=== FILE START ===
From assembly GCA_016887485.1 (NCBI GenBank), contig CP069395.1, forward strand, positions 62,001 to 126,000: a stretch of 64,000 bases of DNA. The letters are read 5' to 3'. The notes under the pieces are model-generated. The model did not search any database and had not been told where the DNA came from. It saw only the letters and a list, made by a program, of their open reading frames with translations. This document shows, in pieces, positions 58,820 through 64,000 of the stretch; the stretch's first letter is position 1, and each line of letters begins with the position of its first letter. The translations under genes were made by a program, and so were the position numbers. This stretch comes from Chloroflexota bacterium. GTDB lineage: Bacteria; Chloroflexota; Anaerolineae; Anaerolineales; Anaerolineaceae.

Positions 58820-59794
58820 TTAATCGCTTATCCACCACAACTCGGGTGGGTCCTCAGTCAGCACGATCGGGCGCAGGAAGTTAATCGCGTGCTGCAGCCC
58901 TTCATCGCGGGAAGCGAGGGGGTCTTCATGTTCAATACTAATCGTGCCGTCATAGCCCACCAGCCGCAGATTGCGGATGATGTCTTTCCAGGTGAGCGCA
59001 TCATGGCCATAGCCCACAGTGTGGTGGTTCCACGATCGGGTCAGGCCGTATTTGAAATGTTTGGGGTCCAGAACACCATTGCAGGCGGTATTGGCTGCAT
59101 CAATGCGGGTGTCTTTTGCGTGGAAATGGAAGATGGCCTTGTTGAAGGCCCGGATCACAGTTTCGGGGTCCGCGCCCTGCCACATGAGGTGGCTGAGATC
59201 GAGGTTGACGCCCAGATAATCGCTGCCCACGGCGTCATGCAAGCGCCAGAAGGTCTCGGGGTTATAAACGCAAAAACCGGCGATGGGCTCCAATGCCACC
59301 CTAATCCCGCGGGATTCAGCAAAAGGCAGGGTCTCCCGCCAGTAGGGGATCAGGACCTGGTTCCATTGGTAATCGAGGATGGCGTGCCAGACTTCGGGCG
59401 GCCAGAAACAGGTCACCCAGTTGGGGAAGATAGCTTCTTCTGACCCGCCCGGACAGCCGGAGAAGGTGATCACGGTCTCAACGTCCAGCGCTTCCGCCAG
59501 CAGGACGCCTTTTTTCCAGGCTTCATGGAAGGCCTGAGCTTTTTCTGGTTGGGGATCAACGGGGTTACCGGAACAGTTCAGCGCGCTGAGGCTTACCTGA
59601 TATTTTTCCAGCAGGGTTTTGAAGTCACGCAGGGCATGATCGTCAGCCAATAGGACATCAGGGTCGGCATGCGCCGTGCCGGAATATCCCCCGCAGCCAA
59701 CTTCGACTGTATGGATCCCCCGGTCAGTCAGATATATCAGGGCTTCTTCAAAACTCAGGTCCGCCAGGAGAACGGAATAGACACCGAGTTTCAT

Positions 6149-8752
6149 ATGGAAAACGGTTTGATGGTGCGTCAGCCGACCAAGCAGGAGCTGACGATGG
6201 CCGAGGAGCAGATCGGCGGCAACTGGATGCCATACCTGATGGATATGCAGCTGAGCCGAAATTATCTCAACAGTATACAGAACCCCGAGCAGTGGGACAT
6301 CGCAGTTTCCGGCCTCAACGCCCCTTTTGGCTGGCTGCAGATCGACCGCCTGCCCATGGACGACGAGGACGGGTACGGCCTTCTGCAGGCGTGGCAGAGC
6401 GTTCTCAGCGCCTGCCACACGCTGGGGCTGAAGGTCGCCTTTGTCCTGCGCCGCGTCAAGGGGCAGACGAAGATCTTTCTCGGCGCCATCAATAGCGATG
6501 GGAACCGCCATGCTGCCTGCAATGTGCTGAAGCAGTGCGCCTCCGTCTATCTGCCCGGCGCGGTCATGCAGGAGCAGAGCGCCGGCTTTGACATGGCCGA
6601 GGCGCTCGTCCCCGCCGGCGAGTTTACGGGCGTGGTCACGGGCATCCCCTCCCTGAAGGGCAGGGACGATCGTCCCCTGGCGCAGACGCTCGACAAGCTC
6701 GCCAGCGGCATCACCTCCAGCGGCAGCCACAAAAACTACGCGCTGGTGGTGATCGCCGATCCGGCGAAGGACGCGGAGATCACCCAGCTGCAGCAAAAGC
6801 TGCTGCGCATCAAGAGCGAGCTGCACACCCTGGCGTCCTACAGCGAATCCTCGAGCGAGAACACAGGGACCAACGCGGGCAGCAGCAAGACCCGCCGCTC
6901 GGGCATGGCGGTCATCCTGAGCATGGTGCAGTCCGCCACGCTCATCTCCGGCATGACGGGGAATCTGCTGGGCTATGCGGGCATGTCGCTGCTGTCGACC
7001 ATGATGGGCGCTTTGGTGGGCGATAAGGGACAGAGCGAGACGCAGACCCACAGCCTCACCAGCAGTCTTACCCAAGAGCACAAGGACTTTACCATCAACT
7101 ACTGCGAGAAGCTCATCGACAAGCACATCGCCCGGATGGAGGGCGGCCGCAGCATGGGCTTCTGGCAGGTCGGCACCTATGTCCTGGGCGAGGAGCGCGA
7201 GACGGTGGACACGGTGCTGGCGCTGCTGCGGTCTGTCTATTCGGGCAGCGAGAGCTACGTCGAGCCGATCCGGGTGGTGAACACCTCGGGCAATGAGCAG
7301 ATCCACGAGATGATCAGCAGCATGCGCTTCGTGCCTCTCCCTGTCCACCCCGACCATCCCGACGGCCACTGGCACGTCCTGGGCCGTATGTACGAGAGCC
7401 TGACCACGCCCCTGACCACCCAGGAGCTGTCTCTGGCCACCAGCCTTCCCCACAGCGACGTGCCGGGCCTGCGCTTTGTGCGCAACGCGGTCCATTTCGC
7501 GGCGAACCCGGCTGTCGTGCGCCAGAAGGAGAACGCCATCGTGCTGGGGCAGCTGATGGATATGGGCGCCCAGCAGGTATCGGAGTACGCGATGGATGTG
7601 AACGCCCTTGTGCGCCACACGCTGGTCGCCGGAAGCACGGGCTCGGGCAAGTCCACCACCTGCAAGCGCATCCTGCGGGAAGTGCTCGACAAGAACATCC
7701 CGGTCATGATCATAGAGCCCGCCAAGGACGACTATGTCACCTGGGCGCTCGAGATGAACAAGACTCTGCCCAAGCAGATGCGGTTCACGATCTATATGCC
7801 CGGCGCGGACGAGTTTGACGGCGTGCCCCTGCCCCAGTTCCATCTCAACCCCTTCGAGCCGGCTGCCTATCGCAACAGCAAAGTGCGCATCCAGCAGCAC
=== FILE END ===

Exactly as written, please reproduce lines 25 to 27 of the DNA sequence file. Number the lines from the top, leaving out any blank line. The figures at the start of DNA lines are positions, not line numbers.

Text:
7201 GACGGTGGACACGGTGCTGGCGCTGCTGCGGTCTGTCTATTCGGGCAGCGAGAGCTACGTCGAGCCGATCCGGGTGGTGAACACCTCGGGCAATGAGCAG
7301 ATCCACGAGATGATCAGCAGCATGCGCTTCGTGCCTCTCCCTGTCCACCCCGACCATCCCGACGGCCACTGGCACGTCCTGGGCCGTATGTACGAGAGCC
7401 TGACCACGCCCCTGACCACCCAGGAGCTGTCTCTGGCCACCAGCCTTCCCCACAGCGACGTGCCGGGCCTGCGCTTTGTGCGCAACGCGGTCCATTTCGC